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London Underground Map Re-designby Dalene Ingham-Brown

After 80 years of existence, it has now been pointed out that the London Underground map is inaccurate. Distances between stations are not to scale in relation to how much time it takes you to get between stations. When the map was designed in 1931, its purpose was to show the positions of stations in relations to one another, and not to be geographically correct.

Call me crazy, but when you create something as significant as “The London Underground Map”, don’t you make sure it’s accurate in every possible way; seeing as millions of commuters are going to be using it?

Snippet of London Underground Map created by Harry Beck in 1931


Snippet of London Underground Map re-created by Mark Noad in 2011


Mark Noad has re-done the map including 30 and 60 degree angles rather than 45 degree angles, making the map far more accurate. This means commuters will now be able to plot their routes more effectively and find the most time sensitive route to travel. High-five Mark!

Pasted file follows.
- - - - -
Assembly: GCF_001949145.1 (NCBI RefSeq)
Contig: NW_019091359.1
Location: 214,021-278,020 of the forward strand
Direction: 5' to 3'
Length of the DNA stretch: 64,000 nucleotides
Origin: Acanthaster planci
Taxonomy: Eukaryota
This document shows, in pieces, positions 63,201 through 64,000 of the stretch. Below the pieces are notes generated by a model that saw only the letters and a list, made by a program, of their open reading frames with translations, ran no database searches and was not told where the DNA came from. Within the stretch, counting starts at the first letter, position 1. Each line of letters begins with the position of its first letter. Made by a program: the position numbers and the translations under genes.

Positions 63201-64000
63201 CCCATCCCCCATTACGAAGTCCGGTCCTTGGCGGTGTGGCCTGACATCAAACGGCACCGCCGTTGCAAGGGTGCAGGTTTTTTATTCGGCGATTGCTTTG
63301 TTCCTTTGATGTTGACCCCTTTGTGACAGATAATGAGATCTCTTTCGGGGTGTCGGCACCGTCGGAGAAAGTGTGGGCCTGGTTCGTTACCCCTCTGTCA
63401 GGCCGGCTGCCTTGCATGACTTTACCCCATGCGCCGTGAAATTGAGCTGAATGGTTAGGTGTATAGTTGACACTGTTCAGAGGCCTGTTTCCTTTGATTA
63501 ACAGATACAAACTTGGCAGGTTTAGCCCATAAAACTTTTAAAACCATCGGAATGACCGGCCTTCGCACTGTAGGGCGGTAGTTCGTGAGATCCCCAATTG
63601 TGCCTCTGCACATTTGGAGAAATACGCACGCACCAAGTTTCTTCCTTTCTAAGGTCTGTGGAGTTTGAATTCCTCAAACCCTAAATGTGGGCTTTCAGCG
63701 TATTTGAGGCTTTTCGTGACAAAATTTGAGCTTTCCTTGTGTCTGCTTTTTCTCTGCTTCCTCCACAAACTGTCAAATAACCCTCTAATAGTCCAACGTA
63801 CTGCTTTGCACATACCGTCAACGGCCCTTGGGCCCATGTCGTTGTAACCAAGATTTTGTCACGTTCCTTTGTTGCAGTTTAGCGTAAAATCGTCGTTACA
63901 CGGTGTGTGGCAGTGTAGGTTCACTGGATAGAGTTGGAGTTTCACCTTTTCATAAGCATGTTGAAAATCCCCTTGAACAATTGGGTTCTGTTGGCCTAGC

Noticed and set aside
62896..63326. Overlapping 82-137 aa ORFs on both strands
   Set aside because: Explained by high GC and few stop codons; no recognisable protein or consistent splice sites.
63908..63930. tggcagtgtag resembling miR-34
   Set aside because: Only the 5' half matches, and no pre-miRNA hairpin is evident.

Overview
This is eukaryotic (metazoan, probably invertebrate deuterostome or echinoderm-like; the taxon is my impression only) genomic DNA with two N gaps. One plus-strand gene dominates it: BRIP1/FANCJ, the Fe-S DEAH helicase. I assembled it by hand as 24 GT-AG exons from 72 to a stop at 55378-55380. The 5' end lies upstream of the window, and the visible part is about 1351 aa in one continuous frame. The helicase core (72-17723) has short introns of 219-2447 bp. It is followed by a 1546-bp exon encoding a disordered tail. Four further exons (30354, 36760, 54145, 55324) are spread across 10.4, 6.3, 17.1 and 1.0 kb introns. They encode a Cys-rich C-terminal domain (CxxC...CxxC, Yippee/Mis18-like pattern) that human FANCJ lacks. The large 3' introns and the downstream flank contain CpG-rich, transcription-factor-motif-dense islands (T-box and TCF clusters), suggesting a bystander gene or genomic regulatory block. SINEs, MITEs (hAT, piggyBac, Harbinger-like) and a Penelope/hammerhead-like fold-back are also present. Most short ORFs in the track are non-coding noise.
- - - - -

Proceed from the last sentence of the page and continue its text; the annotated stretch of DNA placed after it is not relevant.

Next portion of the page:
Zhan Guo, professor in urban planning and transportation policy at New York University, reported that 30% of people trust the London Underground map ABOVE their personal experience. Why on earth would someone do that?

Let me get this straight. Joe Soap has two different route options for getting to work: route A takes him ten minutes less than B, but because route A’s line on the map is a little bit longer than B’s, annually Joe wastes 433 hours of his life travelling the extra distance. Joe Soap is an idiot.

Critics have said that because the original map cannot be relied on for accurate distances, commuters should opt for walking between destinations, as many of the routes can be reached faster by foot than by train. *Ahem* Does anyone else have a sneaking suspicion that ‘the critics’ are all members of the UK Public Health Association? Not a bad idea though. Oh, well, if it means an extra guilt-free scoop of Ben & Jerry’s after dinner, London is going to have to build bigger pavements!

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